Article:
Alessandro Allori
Italian painter



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Alessandro Allori
Italian painter
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Date of Birth

May 03, 1535

Place of Birth

Florence, Italy

Date of Death

September 22, 1607

Place of Death

Florence, Italy

More about Alessandro Allori

cschuster's picture

Sr. Contributor

Alessandro Allori couldn't escape family drama.

Alessandro lost his father at just five-years old. Condolences to the Alloris' descendants and all, but it's the most important plot point in the artist's life. Florentine mega-artist Bronzino swept in to fulfill the vacant patriarch position in the Allori household and instantly took young Alessandro under his paint-splattered, gesso-stained wing. Sure, Bronzino probably would have helped usher along Alessandro's budding artistry sans-biological father or otherwise. But it's equally likely that Alessandro would have taken up his father's profession of swordmaking. Which is super cool and everything, but we're art first and swordplay second around here. It's biased, but fair.

Alessandro took such a liking to his stepfather that he periodically signed his name with a P.S. calling out his status as the foster son of Branzino. When he went to Rome to study the art o'er yonder in the Eternal City, he became infatuated with the work of Michelangelo, particularly the one where Christ and crew at their fleshiest. Alessandro returned to Florence and took up the post of favorite painter to the capricious but loveable Medici clan. When Michelangelo died, the Medicis hooked it up so that Alessandro was the one designing the funerary decor. Bittersweet, yeah, but only one artist can claim the honor and Alessandro's the guy.

He's most famous for fathering the artist behind the most famous painting of the 17th century. Although, his professional and personal relationship with son Cristofano was rocky for a while. Alessandro's artistic style was a little staid for the younger Allori, who flew the nest from Dad's studio by flipping the bird and calling his father a heretic. 

More recently, Allori was at the center of a regifting scheme of World War proportions. About 10-years ago, a BBC correspondent discovered the painting a German farmer gave him in the 1950s was an Allori the Nazis stole from the Gemaldegalerie. The correspondent made the classy move, returning the painting to its rightful place in museum storage.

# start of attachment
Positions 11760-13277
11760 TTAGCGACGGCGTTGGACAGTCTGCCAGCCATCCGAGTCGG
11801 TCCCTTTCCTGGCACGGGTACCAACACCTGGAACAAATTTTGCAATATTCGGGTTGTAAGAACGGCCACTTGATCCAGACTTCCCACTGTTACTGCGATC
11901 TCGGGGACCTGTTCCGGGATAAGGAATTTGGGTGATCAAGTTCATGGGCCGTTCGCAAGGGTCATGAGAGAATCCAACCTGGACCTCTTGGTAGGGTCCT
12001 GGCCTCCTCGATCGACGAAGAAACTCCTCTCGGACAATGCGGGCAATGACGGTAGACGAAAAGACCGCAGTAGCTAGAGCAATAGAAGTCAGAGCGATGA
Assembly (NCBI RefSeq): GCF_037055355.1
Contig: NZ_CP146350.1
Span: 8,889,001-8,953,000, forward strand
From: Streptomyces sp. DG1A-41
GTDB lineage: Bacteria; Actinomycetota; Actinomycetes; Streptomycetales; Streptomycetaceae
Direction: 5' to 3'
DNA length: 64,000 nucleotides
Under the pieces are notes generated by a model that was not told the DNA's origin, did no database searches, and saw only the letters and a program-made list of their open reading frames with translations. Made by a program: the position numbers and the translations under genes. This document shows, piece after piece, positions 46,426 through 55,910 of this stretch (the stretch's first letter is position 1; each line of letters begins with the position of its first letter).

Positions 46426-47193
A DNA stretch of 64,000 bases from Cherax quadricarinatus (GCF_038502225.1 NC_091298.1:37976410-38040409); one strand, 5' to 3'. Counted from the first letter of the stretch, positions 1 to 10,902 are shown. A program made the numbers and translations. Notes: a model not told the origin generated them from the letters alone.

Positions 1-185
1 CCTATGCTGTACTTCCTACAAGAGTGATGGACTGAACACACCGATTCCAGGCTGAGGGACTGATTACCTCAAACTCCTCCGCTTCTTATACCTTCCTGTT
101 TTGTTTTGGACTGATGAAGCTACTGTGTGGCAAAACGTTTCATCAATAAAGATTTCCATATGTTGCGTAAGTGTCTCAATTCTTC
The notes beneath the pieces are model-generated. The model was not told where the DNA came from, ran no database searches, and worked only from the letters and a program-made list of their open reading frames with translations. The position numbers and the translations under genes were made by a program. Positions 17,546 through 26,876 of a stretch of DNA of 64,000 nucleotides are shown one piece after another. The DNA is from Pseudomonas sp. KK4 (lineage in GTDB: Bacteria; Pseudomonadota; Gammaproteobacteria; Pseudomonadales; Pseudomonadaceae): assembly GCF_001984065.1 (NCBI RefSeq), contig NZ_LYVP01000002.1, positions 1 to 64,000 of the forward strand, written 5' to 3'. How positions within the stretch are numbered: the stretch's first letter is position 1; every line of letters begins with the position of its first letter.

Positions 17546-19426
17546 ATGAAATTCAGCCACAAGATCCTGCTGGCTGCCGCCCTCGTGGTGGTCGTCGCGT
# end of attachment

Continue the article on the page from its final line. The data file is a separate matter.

mhoutzager's picture


Born May 3, 1535 - Died September 22, 1607

His dad died when Alessandro was 5, so he got raised by 'uncle' Bronzino, a total stud in the world of Italian Renaissance painting.

Prepared the decorations for Michelangelo's funeral

His son, Cristofano Allori painted what in our opinion is the best Judith and Holofernes painting in the Sartle database (or at least, the one with the hottest Judith).

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Here is what Wikipedia says about Alessandro Allori

Alessandro di Cristofano di Lorenzo del Bronzino Allori (Florence, 31 May 1535 – 22 September 1607) was an Italian portrait painter of the late Mannerist Florentine school.

In 1540, after the death of his father, he was brought up and trained in art by a close friend, often referred to as his 'uncle', the mannerist painter Agnolo Bronzino, whose name he sometimes assumed in his pictures. In some ways, Allori is the last of the line of prominent Florentine painters, of generally undiluted Tuscan artistic heritage: Andrea del Sarto worked with Fra Bartolomeo (as well as Leonardo da Vinci), Pontormo briefly worked under Andrea, and trained Bronzino, who trained Allori. Subsequent generations in the city would be strongly influenced by the tide of Baroque styles pre-eminent in other parts of Italy.

Freedberg derides Allori as derivative, claiming he illustrates "the ideal of Maniera by which art (and style) are generated out of pre-existing art." The polish of figures has an unnatural marble-like form as if he aimed for cold statuary. It can be said of late phase mannerist painting in Florence, that the city that had early breathed life into statuary with the works of masters like Donatello and Michelangelo, was still so awed by them that it petrified the poses of figures in painting. While by 1600 the Baroque elsewhere was beginning to give life to painted figures, Florence was painting two-dimensional statues. Furthermore, in general, with the exception of the Counter-Maniera (Counter-Mannerism) artists, it dared not stray from high themes or stray into high emotion.

Among his collaborators was Giovanni Maria Butteri and his main pupil was Giovanni Bizzelli. Cristoforo del Altissimo, Cesare Dandini, Aurelio Lomi, John Mosnier, Alessandro Pieroni, Giovanni Battista Vanni, and Monanni also were his pupils. Allori was one of the artists, working under Vasari, included in the decoration of the Studiolo of Francesco I.

He was the father of the painter Cristofano Allori (1577–1621).

Check out the full Wikipedia article about Alessandro Allori.